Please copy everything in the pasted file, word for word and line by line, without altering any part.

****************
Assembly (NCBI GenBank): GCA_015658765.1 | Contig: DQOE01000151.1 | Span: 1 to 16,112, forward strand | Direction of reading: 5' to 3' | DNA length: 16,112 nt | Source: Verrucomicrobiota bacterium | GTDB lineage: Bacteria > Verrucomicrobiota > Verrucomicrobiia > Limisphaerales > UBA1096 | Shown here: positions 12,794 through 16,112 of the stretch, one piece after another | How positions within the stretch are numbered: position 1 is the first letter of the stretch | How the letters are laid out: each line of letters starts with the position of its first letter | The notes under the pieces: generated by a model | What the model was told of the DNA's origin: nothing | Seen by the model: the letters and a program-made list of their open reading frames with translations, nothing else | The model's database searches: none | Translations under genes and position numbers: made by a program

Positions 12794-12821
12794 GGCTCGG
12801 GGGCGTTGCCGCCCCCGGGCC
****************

Assembly (NCBI GenBank): GCA_015658765.1 | Contig: DQOE01000151.1 | Span: 1 to 16,112, forward strand | Direction of reading: 5' to 3' | DNA length: 16,112 nt | Source: Verrucomicrobiota bacterium | GTDB lineage: Bacteria > Verrucomicrobiota > Verrucomicrobiia > Limisphaerales > UBA1096 | Shown here: positions 12,794 through 16,112 of the stretch, one piece after another | How positions within the stretch are numbered: position 1 is the first letter of the stretch | How the letters are laid out: each line of letters starts with the position of its first letter | The notes under the pieces: generated by a model | What the model was told of the DNA's origin: nothing | Seen by the model: the letters and a program-made list of their open reading frames with translations, nothing else | The model's database searches: none | Translations under genes and position numbers: made by a program

Positions 12794-12821
12794 GGCTCGG
12801 GGGCGTTGCCGCCCCCGGGCC